This book is a collection of articles, edited by John Stevens, the National Director of the FIEC. The FIEC is not a denomination but an association of over 500 independent evangelical churches in the UK. Among the impressive group of contributors are Robert Strivens the Principal of London Theological Seminary, Ken Brownell of East London Tabernacle, Bill James of Leamington Spa and Adrian Reynolds of the Proclamation Trust. So experienced practitioners in churches and training institutions with seasoned observations of the UK evangelical scene. It is a comprehensive overview of the history, theology, purpose and future of independent evangelical churches. Though sadly in the main forgotten, these churches have been a huge source of blessing to our country since the Reformation. More importantly, the flexibility, local accountability and congregational basis of independent churches makes them in many ways ideal for the post Christian Britain in which we find ourselves. The book is careful not to knock alternate models such as episcopacy or presbyterianism and in facts stresses the need for unity with our evangelical brothers and sisters with different views on the best model for church government. Rather it focuses on what is good and biblical in independency. Especially recommended are the chapters on church planting and training gospel workers. There is also a thoughtful chapter on the role of women in independency, an area which has been shamefully neglected in the main. Thoroughly recommended and very timely by anyone trying to make sense of what is and should happen to the church scene in the UK.
I found the book extremely helpful in clarifying the theology of Independence, the history of Independent churches, and how the FIEC functions today. If you want to know why some churches are not in a denomination, this book is for you. One of the difficulties with any book that is a collection of essays is that it changes pace and style and if not edited well can be rather repetitive. I notice with this book that John Stevens 'complied' the book and is not credited as an 'editor'. This is the only frustration with the book. There is only so many times you can read an introduction to John Owen or the Savoy Declaration. However, it didn't distract too much. There are clear highlights in the book that really encouraged and enthused me. Here are a few: Reading the history of Independent churches made me proud to be an Independent Church minister. Our history is longer and deeper than many assume. Ken Brownell writes about the suffering that our forefathers endured for not being a part of the established church and asks why they were willing to die for their convictions. He answers, 'they believed that the honour of Jesus Christ as head of his church was at stake.' I was really challenged by Bill James chapter on Independent churches and Confessions of Faith. I loved his defence of using Confessions as thus: 'Confessionalism is simply a matter of openness and transparency regarding our theological convictions'. As a result we are now reading through the Confessions in our weekly Pastors meeting. I thought that Andy Hunters chapter on eldership - which is vitally important in an Independent church - was gold dust. I would urge every elder to read this chapter. Graham Beynon is one of my favourite writers and he did not disappoint in his chapter on church discipline. The cost of the book was more than covered with this chapter. Listen to his clarity and timely wisdom: 'Passing verdicts on people's behaviour and excluding them from church membership is seen as the worst form of judgementalism today. Rather than an act of love, it is perceived as an arrogant power play, attempting to force people to conform. We must recognise this cultural setting and its influence within the church.' This book is a good defence of Independency and has some excellent essays on specific aspects of church life. It was very helpful on clarifying how the FIEC view themselves and the future of the church. It would be good to see the book edited before the Second Edition. But apart from that I am extremely grateful to the FIEC and 10ofthose for producing a much needed book. Thank you.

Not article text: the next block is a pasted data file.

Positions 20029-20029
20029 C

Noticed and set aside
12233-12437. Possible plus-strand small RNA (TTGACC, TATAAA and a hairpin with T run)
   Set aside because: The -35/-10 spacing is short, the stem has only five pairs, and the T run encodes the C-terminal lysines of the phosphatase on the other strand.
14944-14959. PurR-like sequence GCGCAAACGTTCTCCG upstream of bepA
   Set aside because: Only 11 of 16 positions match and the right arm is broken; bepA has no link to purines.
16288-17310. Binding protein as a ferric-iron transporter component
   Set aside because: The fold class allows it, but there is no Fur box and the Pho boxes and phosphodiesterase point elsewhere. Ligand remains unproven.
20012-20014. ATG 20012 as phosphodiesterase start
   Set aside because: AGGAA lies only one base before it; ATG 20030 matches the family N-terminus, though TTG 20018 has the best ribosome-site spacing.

I am so thankful to FIEC and 10Publishing for their gargantuan effort in putting together this robust, accessible and comprehensive articulation of the ecclesiology of independency. It is written in an engaging and helpful way with the contributors being coal–face practitioners who bring tremendous weight, insight and thinking to the various chapters. The different voices and styles also help in engaging the variety in the different aspects discussed. Coming from an independent church, not affiliated to the FIEC, this is still a remarkable book bringing rigorous theological thought to a sphere of the church that can often seem a bit haphazard and awkward. I finished this book feeling bolstered in conviction, greatly helped in doctrine and with many great pointers as far as practice goes. The particular highlights for me were the 4 chapters by John Stevens who brings his forensic attention quite brilliantly to these chapters so they really are meaty. Andy Hunter’s on the role of elders in Independent Churches is fantastic as well and really highlight the potential flash points in these roles and relationships and Adrian Reynolds on preaching is an incredibly inspiring delight to read. I would recommend this book to anyone, it is by no means an easy read at times but is well worth every re–read sentence and brain squeezing paragraph. Anybody serving in an independent church or thinking of independency as a chosen landing area for a future career will not regret spent time digesting the content and interacting with the authors of this book.